Fiasco soon realized that it was not only this new style of wrestling that he had to get used to, but the culture itself.

“I used to have nightmares about the training. The culture was pretty easy to adapt to, but you would have to train from morning to night sometimes,” Fiasco said. “Probably the hardest thing to adapt to is that we couldn’t eat the fruits or drink the water. We had this burner in the place that we were staying, that we used to cook all of our meals on, and it was also in the washroom.”

Fiasco has been all over North America lately and after finishing up with CMLL, he was presented with another major opportunity; four of them, in fact.

“I’ve had four tryouts with the WWE over the last few years,” Fiasco said. “They’re very organized and they seem to know exactly what they’re looking for.”

The new WWE Performance Center in Florida might open the door for a lot of young, undiscovered talent like Fiasco. And Fiasco is well aware of how prepared he should be when his time comes, as are others.

“He (Fiasco) shouldn’t ever get discouraged that he hasn’t been signed by WWE yet,” Ocal said. “It took Ken Anderson (Mr. Anderson) about 4, 5, 6, 7 years to finally get signed. El Generico (Sami Zayn) is another great example of a guy who ended up getting signed several years later. Anthony shouldn’t look at this as a negative, because he’s still building his name and building his reputation with the WWE.”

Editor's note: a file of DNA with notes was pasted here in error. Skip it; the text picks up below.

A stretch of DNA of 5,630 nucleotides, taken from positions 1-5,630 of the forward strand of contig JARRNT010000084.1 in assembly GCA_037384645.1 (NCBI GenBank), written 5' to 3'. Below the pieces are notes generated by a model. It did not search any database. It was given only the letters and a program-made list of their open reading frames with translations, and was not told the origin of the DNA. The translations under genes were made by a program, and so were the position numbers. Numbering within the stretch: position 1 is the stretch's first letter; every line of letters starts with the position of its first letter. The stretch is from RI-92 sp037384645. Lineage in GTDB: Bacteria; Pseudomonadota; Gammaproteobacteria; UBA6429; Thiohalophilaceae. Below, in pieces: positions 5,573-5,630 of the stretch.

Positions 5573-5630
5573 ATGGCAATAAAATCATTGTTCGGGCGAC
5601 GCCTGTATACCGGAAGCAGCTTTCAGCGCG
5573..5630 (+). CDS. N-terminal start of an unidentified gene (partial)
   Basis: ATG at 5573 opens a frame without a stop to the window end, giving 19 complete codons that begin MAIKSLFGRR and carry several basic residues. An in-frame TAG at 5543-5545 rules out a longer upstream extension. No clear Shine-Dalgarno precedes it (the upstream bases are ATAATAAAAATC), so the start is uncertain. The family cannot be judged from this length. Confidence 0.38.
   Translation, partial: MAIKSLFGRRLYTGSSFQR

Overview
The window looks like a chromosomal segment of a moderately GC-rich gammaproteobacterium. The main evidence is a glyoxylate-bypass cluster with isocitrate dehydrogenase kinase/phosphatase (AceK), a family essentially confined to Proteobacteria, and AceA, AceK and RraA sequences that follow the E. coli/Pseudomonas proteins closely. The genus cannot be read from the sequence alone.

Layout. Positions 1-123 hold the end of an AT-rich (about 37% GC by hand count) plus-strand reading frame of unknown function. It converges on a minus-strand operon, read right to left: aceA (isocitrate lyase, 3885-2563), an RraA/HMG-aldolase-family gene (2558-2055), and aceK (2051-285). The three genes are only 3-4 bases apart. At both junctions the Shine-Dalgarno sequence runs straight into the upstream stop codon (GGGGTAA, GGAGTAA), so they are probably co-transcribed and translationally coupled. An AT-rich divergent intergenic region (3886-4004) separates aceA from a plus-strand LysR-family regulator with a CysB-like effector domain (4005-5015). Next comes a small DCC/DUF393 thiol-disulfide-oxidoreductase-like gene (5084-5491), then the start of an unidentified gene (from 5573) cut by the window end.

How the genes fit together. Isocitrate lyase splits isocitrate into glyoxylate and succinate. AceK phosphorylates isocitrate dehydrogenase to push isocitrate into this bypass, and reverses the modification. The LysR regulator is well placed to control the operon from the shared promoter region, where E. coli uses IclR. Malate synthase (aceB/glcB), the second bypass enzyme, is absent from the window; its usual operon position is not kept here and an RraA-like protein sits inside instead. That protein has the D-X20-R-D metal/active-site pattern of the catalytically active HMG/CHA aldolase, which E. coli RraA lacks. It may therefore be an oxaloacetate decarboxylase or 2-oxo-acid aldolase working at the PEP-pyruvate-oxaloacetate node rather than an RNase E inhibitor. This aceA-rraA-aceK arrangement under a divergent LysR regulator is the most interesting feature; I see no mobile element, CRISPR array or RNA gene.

Fuego agrees that Fiasco is in great shape and is highly skilled in the ring. But he says that Fiasco could use a little improvement in some areas.

“I think his wrestling is fine, but just like anybody, he can probably work on his persona a bit more; maybe be a little more obvious with it. You shouldn’t have to look at someone and say, ‘I wonder what this guy’s angle is?’ From whatever you’re doing in the ring or how you’re talking or how you’re projecting, it should be obvious to people,” Fuego said. “If you’re a cowboy, you wear a cowboy hat, but without the hat, you’re not a cowboy. I think he’s got to fine-tune his gimmick and just nail it. There’s the in-ring ability and then there’s the out-of-ring ability, which is the talking and the charisma and the persona. So I think he can work on his character a bit more.”

At only 28 years of age, Fiasco isn’t even close to being done yet. He works as a property manager during the day, but wrestling is his one, true passion. As he continues his climb to the top, many of his fans can look at him from down below and dream of one day being up there too.

“Being in this business has made me have respect for everyone that ever gets into a wrestling ring,” Fiasco said.